Basic code for the node to test input output functionality works. Two LEDs had to change pins as they were input only. PWM on ESP32 for LEDs is different than with the Arduino boards, that was interesting to learn about. Temperature sensor works, and analog input is 12 bit, so from 0 to 4095. Schematic is started. Next step is to complete the schematic, then board layout, and get the proper board outline with mounting holes into the design.
Determined the pins and wired them to the ESP32. Checked the recommended schematic for the temperature sensor, added a 0.1uF cap. There will be 4x white LEDs (2 individually controlled), and 1x red, blue, green, yellow. The purpose of each of these will be determined later when writing the code that connects with MQTT. The white LEDs illuminate an orange Nalgene quite nicely. Found a tone library for the speaker that works with the ESP32. Why use a breadboard for this and not jump right away to circuit board layout? Have run in to situations with the ESP32 where some pins behave differently than originally thought (for example, some pins are output only). Just verifying this works, then can make a pcb. Next step is to write the test code, then schematic capture and board layout. Yay, electronics!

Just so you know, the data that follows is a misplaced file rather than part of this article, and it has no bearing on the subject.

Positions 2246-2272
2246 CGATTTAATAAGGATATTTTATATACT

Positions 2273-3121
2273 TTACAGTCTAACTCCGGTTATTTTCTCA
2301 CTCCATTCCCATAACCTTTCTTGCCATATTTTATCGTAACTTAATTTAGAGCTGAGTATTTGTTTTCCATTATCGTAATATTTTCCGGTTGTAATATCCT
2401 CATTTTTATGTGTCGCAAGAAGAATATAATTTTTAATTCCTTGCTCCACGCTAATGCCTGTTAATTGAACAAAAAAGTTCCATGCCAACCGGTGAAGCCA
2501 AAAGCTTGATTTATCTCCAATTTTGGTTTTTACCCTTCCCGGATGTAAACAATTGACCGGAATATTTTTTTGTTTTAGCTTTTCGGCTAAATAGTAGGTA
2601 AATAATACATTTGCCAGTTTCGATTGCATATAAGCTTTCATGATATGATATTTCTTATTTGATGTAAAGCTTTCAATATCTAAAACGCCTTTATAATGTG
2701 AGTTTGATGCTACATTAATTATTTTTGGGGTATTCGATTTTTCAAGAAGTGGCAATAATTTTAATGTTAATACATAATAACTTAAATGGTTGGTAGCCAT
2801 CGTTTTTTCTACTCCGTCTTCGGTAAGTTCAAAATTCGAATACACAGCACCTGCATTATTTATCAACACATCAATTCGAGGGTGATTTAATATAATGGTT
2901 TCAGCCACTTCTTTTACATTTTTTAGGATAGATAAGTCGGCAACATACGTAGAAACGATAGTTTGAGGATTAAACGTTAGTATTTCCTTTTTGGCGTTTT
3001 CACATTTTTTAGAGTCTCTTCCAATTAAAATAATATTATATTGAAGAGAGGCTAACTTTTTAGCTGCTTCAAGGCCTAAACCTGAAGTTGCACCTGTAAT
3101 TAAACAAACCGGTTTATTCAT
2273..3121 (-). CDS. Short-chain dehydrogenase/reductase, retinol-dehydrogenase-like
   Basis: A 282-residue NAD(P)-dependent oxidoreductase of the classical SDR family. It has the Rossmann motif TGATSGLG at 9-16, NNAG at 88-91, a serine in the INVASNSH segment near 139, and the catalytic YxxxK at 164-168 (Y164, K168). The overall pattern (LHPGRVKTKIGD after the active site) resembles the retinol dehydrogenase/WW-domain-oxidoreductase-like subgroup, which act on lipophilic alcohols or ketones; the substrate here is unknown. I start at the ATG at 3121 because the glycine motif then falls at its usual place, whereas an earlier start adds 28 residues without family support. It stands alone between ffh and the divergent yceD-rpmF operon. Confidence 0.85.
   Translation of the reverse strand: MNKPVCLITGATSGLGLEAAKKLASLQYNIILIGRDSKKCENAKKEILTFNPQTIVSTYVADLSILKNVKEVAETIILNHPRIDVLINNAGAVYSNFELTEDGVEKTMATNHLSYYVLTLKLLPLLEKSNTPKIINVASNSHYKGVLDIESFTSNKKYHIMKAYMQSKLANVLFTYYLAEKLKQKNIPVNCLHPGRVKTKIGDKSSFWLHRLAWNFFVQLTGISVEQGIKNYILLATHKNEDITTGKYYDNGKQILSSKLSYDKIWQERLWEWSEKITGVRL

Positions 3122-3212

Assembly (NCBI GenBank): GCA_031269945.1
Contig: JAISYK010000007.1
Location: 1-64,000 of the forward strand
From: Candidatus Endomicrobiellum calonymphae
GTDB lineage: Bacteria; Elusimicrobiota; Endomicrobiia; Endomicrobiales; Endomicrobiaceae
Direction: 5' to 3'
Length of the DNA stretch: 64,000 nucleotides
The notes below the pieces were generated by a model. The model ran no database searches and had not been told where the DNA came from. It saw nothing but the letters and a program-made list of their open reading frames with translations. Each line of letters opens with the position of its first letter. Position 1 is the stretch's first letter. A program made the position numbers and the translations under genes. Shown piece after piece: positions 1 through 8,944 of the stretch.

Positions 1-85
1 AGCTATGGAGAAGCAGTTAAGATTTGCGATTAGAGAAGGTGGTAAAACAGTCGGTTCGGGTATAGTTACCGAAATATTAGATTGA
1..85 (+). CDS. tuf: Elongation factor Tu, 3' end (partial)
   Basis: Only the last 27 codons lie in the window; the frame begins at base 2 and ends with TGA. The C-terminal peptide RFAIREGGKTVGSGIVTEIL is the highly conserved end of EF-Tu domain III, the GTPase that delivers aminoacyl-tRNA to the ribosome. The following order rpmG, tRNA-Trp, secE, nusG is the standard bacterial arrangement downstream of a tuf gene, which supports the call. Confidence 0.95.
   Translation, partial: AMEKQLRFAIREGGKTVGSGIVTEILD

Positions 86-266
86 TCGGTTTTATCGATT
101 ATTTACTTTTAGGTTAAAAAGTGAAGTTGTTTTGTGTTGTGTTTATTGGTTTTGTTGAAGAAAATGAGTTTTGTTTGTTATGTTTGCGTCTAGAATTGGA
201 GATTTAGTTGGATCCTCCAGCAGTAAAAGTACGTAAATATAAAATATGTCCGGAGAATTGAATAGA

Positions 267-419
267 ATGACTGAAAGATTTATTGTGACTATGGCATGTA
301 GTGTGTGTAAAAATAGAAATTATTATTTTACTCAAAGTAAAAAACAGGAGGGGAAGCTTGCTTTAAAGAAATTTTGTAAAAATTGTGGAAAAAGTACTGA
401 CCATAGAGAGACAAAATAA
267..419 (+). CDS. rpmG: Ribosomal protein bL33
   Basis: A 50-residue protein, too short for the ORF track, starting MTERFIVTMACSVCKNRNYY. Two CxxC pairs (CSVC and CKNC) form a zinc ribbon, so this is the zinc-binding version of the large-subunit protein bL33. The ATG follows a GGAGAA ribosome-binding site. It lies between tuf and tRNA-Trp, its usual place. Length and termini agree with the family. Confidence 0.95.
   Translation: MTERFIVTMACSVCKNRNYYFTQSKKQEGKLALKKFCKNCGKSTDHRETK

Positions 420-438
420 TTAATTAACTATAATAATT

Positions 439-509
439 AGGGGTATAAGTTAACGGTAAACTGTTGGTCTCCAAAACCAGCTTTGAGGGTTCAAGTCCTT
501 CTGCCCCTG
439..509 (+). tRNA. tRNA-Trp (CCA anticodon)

There is a key piece of functionality for the user that is missing from the current AR mode of Terrapulse. That is, the user has to be able to drag and drop something onto the marker – and have an effect, like an animation or something. Eventually this would be used to display more information. Anyway, turns out that implementing this feature is not as straightforward. Spent most of the time searching for Aframe modules that would enable this. There’s one that kind of works, but needs some improvements. This will have to be looked at again tomorrow. Next step is to revisit this and try it again.
There’s now a program that will listen for all the messages sent to the MQTT broker and log it to a csv file. This is useful to store the data. Right now, the parameters that are saved are simply the date, time since the epoch, topic, payload, qos and retain. It was interesting to see the retained messages on the server be instantly sent when the logger program subscribed to the topics. There is currently one uncertainty with the code, the logger opens and closes the file each time it is being written. Will this become a bottleneck when there will be plenty of messages and a queue forming? It will be interesting to test. For a prototype, it works. The next step was to write the intelligence program. That was simple, and it is complete too. The next step following that is to find the real sensors electronics for the device.